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Mother Tongue: Yaa Gyasi Introduces Her Novel Homegoing

Posted on 6th October 2017 by Martha Greengrass

Described by Zadie Smith as “a novel I wish I could have read when I was a young woman” our Fiction Book of the Month for October, Homegoing, is a stirring, unforgettable story that spans generations and continents, exploring very different lives shaped by the legacy of slavery. Here, in an exclusive introduction, author Yaa Gyasi discusses how coming to terms with her own heritage helped her to finally find her voice.

The curator took one look at me and said, “We don’t give tours in English.”  I was in Kumasi, Ghana on a research grant I’d received from Stanford.  I had just turned twenty, and while I was incredibly thankful for the grant for allowing me to return to Ghana for the first time in almost ten years in order to research my novel, I felt more than a little lost.  My family kept saying that I was there “to write our history,” but already the words “our history” felt wrong.  It seemed that every single person in Ghana could tell that I had grown up elsewhere.

That day, my uncle had taken me to the Asante King’s palace and the Cultural Centre and was trying to persuade the curator, who was clearly off duty and not inclined to deal with an American, to give me a private tour.  “She understands Twi,” he said. “She just doesn’t speak it.”  

I wasn't speaking much of any language in those days. Shy my whole life, my anxiety that summer—about traveling alone, meeting some of my family members for the first time, fitting in—had made me nearly mute. 

The curator looked at me skeptically before agreeing to give the tour.  I was horribly embarrassed.  As she led me around, she would pause periodically to ask me if I was following along okay.  I said I was, both because I wanted to put her at ease and because I thought that I did understand.  I didn’t.  Not really.  I understood the gist of everything, but as it turns out, many of the words you need to describe things that happened to Asante kings hundreds of years ago are not ones my parents regularly use around the house.  

At one point, we stopped beside a long wooden stick and the curator began to tell a story.  “In the olden days,” she said, “the king used to give a stick to the woman that he found prettiest.  She had to carry it around to show that she was spoken for.”

“Do they still do that?” I said in English.

She looked at me sharply then.  “I said ‘in the olden days.’ Why, you don’t understand what I’m saying?” she answered in Twi.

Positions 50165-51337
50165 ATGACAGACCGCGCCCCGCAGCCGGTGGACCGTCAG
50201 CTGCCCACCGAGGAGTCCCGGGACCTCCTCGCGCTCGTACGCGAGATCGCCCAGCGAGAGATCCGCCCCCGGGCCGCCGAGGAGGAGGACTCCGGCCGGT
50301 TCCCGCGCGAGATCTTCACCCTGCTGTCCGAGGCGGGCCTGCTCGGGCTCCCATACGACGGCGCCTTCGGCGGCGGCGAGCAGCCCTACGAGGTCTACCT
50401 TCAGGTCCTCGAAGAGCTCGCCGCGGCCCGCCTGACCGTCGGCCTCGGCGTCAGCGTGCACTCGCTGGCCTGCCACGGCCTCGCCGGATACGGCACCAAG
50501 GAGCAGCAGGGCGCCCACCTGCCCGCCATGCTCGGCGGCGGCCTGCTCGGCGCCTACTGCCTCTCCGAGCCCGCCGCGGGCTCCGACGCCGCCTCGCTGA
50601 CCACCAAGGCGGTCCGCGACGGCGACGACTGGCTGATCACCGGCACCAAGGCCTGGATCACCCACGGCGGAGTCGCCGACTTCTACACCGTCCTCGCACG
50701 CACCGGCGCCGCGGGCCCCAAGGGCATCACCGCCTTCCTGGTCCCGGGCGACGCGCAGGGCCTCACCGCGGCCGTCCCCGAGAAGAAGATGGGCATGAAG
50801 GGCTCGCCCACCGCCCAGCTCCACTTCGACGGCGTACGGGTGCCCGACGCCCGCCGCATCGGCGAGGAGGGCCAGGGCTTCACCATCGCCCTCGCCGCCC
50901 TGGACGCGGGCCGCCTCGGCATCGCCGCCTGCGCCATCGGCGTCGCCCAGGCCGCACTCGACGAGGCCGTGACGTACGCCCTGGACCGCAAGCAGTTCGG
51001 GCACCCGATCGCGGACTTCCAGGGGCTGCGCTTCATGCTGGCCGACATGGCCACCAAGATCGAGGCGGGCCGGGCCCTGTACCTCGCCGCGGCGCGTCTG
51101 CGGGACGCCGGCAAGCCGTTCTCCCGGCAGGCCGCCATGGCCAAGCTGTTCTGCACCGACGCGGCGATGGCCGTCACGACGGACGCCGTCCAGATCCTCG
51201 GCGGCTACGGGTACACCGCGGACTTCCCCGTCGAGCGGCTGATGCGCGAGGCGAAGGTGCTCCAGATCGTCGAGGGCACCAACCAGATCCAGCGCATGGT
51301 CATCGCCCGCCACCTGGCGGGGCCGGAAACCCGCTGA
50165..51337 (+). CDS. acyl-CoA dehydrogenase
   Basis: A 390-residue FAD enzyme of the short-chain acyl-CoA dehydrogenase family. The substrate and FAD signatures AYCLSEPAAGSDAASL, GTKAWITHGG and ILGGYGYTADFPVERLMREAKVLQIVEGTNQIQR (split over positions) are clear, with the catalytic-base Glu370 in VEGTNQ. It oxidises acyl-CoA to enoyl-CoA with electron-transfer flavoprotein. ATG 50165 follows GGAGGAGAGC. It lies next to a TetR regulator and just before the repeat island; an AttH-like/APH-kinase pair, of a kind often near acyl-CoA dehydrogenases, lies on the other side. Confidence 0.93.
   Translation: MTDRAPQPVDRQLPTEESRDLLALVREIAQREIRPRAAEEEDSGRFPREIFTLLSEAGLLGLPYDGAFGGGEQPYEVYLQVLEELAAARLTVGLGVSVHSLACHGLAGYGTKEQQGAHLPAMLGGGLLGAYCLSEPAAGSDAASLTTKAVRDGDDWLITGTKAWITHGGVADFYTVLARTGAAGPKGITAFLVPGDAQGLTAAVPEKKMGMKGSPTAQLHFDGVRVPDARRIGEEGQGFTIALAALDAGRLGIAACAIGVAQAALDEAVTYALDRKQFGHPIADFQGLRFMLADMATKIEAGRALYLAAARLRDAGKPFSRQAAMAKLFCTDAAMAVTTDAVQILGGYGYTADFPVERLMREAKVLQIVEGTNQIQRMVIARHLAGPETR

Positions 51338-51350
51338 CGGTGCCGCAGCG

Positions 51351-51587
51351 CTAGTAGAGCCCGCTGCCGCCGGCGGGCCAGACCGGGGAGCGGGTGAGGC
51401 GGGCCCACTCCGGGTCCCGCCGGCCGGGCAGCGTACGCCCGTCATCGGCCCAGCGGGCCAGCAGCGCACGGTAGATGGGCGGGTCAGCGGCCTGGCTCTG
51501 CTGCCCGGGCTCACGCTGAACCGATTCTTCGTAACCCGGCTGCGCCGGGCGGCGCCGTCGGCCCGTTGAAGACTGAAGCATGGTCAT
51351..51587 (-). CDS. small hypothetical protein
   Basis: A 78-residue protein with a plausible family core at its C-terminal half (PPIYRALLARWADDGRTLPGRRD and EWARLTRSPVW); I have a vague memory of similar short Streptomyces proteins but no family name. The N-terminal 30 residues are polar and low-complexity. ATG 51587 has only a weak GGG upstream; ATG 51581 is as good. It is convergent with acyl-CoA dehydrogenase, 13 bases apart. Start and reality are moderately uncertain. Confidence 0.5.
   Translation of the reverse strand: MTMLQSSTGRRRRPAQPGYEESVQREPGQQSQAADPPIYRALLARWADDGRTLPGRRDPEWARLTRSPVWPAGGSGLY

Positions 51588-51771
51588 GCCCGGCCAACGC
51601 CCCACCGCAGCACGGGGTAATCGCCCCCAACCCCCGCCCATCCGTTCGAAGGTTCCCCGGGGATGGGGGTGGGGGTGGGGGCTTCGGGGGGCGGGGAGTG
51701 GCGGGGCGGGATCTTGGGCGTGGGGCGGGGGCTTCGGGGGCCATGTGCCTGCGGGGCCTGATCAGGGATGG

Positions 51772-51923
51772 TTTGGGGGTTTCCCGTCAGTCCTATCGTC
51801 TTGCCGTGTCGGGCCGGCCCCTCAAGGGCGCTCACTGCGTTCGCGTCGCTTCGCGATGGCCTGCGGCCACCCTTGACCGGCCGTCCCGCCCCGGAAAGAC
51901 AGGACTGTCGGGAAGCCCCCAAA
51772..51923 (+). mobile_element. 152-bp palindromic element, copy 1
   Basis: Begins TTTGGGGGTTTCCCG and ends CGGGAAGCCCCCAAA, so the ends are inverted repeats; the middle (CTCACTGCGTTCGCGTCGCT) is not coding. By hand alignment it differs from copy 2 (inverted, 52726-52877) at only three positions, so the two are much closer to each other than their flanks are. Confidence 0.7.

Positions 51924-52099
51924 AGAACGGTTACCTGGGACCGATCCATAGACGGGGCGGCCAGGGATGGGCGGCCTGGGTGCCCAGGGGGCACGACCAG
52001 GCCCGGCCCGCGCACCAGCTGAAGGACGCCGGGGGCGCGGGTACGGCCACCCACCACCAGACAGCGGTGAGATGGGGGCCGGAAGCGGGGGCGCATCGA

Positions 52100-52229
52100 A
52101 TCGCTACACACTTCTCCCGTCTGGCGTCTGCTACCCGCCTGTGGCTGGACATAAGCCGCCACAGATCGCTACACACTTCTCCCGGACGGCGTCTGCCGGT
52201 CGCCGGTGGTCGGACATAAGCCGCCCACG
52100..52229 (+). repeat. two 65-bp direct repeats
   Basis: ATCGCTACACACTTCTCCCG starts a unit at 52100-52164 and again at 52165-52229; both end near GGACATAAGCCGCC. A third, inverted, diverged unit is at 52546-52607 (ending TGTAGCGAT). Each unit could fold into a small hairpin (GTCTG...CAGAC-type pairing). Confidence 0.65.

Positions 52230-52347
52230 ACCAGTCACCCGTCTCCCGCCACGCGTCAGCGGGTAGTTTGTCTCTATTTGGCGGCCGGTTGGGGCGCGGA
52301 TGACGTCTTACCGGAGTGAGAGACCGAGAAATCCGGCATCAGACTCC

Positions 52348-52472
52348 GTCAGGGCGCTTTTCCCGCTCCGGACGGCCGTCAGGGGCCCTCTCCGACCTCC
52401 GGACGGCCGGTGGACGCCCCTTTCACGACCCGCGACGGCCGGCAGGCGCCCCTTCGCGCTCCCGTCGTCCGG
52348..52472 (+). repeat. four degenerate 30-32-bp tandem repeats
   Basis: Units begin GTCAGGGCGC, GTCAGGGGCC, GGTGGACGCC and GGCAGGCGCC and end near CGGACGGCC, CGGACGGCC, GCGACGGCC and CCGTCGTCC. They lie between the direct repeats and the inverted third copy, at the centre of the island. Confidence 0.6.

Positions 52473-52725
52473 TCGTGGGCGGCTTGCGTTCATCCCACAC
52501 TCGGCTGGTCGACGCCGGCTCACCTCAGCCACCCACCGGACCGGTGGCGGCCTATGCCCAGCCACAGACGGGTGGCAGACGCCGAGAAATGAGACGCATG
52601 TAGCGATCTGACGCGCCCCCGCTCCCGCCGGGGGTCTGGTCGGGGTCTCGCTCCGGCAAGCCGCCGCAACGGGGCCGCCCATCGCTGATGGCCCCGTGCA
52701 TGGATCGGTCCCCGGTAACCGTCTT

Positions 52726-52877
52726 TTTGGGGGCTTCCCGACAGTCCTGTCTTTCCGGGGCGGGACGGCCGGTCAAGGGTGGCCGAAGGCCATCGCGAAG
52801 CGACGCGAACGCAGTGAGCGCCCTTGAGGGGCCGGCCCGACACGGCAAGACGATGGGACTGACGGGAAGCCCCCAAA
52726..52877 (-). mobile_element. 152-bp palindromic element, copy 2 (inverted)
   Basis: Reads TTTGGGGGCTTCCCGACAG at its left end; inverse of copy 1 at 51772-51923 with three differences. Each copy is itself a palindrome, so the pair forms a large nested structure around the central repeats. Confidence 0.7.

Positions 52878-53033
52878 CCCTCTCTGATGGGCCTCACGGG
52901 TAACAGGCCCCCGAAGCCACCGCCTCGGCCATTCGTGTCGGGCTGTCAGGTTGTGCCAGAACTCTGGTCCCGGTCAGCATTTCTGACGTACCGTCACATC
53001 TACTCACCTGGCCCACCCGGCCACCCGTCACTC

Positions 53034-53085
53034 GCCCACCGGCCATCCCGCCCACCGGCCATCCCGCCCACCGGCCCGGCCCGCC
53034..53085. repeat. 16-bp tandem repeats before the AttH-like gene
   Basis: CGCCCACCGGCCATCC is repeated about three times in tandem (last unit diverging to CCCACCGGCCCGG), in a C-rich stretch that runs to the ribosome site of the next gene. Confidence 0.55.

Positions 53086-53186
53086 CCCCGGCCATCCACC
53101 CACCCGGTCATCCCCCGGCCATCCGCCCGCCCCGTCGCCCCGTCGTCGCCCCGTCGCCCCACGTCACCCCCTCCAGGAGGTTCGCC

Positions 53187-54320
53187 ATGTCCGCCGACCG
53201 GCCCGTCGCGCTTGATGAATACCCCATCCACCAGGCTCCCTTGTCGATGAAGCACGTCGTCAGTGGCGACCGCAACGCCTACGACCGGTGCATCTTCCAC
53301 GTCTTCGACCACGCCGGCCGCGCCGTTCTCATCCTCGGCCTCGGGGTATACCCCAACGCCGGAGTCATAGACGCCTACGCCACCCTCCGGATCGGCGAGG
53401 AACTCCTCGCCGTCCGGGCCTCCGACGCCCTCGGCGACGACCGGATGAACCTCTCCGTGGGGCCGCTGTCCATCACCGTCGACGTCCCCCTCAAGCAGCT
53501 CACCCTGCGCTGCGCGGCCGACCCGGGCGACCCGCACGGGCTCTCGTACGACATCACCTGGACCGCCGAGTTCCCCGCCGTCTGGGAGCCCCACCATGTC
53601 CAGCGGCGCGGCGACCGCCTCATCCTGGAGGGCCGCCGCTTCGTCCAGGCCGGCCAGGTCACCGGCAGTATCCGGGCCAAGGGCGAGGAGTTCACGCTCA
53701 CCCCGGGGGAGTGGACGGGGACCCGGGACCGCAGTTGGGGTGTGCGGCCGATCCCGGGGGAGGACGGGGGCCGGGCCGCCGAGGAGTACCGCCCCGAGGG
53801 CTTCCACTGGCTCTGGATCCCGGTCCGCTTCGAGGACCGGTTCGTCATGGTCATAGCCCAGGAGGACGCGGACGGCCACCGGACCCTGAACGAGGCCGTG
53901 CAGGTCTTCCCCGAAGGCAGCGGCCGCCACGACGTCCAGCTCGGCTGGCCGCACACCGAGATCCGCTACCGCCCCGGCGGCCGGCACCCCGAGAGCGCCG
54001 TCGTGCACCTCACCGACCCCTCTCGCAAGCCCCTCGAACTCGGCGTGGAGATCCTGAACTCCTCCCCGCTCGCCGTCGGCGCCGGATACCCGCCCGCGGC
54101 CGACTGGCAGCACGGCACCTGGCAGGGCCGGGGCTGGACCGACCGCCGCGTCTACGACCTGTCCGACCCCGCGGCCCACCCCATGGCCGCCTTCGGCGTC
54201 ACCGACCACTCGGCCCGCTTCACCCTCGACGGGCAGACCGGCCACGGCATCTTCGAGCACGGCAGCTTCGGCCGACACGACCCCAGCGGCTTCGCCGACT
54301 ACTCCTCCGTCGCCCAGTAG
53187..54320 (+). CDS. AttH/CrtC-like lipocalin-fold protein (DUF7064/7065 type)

The funny thing was that, that time, I had understood everything.  I’d even caught the phrase, tete hↄ no, in the olden days, but I’d been desperate to say something, anything, to prove to this woman that I was paying attention, that I wasn’t some prodigal Ghanaian.  It backfired.

“Why do you answer in English when I say something in Twi?” she asked.

In my halting Twi, I gave her my usual spiel. “I understand, but I don’t speak it well.”  

She kept her intense gaze on me, and I felt my whole body flush with shame even before she said what I knew was coming.  “You have to answer back in Twi.  Even if it’s hard.  It’s not good for you to understand but not speak.  How will you learn?”

Her words stung.  I had spent my whole life feeling like a Ghanaian imposter. I had made the solo pilgrimage to Ghana to reconnect with my roots, to trace the line from Ghanaians to African Americans, to learn. For the rest of the trip, I heard that woman’s voice in my ear as I moved about Ghana, trying to pick up the bits and pieces I needed in order to cull together a novel.  I had been writing stories since childhood, but I had never set anything in my birth country before.  I was nervous about whether or not Ghana was truly even mine to write about.  Like my language, Ghana was a place that I understood—through the stories of my family, the food, the music—but couldn’t speak fluently.  And the same fear of feeling like a fraud that kept me silent whenever someone spoke to me in Twi, stilled my pen whenever I tried to write about the people and the place that I came from.  

When I came back to the States, I set my novel aside for three more years while I tried to find my tongue.  I wrote stories about soldiers and artists and sex workers, stories set in France or America or England.  I see now that with these stories I was clearing my throat, over and over, louder and louder, until I finally understood what that curator was saying, until I finally felt ready to try to put language to my country, to answer back, even if it was hard.  

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